• A Daughter's Tale: The Memoir of Winston and Clementine Churchill's youngest child

    SWMBO got this book on our shared Kindle account because she met Lady Soames in Normandy at the 60th Anniversary of D-Day. I decided to read it because I like biographies and it looked interesting. It is.

    The book takes us from her birth in 1922 (there is even some family background that pre-dates her birth) up to her marriage in 1947. The Churchills were privileged and well connected and from a very young age Mary moved in the rarefied circle of national and world leaders.

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    The first part of the book deals with her childhood, education and up bringing. It's a world of nannies, servants, ponies, horses and a menagerie of other animals, huge country houses, houses in the town and of course Mummie and Papa. They were not immune to the great depression, Churchill lost a lot of money when Wall Street crashed but this meant temporarily closing Chartwell and laying off some of the seasonal staff rather than anything we would recognise as hardship.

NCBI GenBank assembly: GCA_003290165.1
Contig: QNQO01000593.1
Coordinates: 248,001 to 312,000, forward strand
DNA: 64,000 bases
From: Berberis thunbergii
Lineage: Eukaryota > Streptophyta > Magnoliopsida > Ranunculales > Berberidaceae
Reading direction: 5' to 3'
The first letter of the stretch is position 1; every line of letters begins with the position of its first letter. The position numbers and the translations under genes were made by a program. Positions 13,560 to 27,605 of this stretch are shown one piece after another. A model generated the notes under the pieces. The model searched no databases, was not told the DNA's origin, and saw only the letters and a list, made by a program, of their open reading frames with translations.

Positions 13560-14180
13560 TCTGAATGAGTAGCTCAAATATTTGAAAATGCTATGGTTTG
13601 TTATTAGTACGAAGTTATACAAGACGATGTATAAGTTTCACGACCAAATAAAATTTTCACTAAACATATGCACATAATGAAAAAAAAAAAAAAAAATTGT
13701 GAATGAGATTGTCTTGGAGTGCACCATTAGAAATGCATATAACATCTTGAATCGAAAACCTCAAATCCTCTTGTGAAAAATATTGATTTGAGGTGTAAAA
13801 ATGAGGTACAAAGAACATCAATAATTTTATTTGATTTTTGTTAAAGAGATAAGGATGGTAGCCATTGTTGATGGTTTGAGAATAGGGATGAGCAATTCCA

The second part of the book deals with the war years. Mary was still in education when the war started and Papa joined the war cabinet but the war touched her immediately as Chartwell took in evacuees. Later after Papa became PM she lived at Chequers and did voluntary work in a local hospital. She also acted as hostess for Papa.

    Eventually she joined the ATS and was posted to one of the mixed AA batteries. She worked her way through the ranks and was eventually commissioned. All the way through this she led a double or triple life with her family and with the fast set in town. She acted as Papa's ADC on a number of important trips and indeed she was privy to details the very top of top secrets before the events. Towards the end of the war she volunteered for overseas service and eventually was part of the occupation force in Germany.

    One note of curiosity. She mentions in passing that she got a number of solicitous communications from Monty concerned that she and her girls were being well looked after. I was surprised that a man of Monty's aesthetic tastes would have been bothered about such things. I know he was concerned about the welfare of his troops but I thought that was in a rather more abstract way than this suggests.

    This is a book about a different time and a different age - it won't suit anyone who wants action packed shoot 'em ups but if you're interested in a different slant on events I heartily recommend it.

    Review by BuggerAll.